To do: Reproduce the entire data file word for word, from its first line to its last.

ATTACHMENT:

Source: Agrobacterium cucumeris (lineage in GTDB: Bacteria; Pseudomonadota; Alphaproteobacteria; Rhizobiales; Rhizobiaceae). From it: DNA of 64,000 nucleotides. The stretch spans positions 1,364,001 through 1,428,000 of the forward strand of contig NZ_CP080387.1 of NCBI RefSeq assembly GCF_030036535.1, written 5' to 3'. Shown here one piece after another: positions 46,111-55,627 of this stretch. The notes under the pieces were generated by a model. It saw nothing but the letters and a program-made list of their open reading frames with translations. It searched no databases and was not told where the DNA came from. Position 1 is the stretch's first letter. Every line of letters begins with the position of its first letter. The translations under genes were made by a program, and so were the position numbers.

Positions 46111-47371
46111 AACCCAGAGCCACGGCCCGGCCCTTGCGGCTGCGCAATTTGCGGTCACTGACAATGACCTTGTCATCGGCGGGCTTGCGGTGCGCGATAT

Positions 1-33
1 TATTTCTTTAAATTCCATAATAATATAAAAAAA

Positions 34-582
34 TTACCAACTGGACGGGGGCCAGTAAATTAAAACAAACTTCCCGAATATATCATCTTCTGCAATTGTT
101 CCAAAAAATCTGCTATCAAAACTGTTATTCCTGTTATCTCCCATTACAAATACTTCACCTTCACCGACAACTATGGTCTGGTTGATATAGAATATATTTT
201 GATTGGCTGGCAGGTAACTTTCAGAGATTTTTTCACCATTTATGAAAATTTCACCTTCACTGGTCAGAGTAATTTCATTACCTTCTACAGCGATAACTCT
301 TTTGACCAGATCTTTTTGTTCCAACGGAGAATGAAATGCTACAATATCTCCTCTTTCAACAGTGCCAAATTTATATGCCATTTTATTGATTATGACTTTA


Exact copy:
Source: Agrobacterium cucumeris (lineage in GTDB: Bacteria; Pseudomonadota; Alphaproteobacteria; Rhizobiales; Rhizobiaceae). From it: DNA of 64,000 nucleotides. The stretch spans positions 1,364,001 through 1,428,000 of the forward strand of contig NZ_CP080387.1 of NCBI RefSeq assembly GCF_030036535.1, written 5' to 3'. Shown here one piece after another: positions 46,111-55,627 of this stretch. The notes under the pieces were generated by a model. It saw nothing but the letters and a program-made list of their open reading frames with translations. It searched no databases and was not told where the DNA came from. Position 1 is the stretch's first letter. Every line of letters begins with the position of its first letter. The translations under genes were made by a program, and so were the position numbers.

Positions 46111-47371
46111 AACCCAGAGCCACGGCCCGGCCCTTGCGGCTGCGCAATTTGCGGTCACTGACAATGACCTTGTCATCGGCGGGCTTGCGGTGCGCGATAT

Positions 1-33
1 TATTTCTTTAAATTCCATAATAATATAAAAAAA

Positions 34-582
34 TTACCAACTGGACGGGGGCCAGTAAATTAAAACAAACTTCCCGAATATATCATCTTCTGCAATTGTT
101 CCAAAAAATCTGCTATCAAAACTGTTATTCCTGTTATCTCCCATTACAAATACTTCACCTTCACCGACAACTATGGTCTGGTTGATATAGAATATATTTT
201 GATTGGCTGGCAGGTAACTTTCAGAGATTTTTTCACCATTTATGAAAATTTCACCTTCACTGGTCAGAGTAATTTCATTACCTTCTACAGCGATAACTCT
301 TTTGACCAGATCTTTTTGTTCCAACGGAGAATGAAATGCTACAATATCTCCTCTTTCAACAGTGCCAAATTTATATGCCATTTTATTGATTATGACTTTA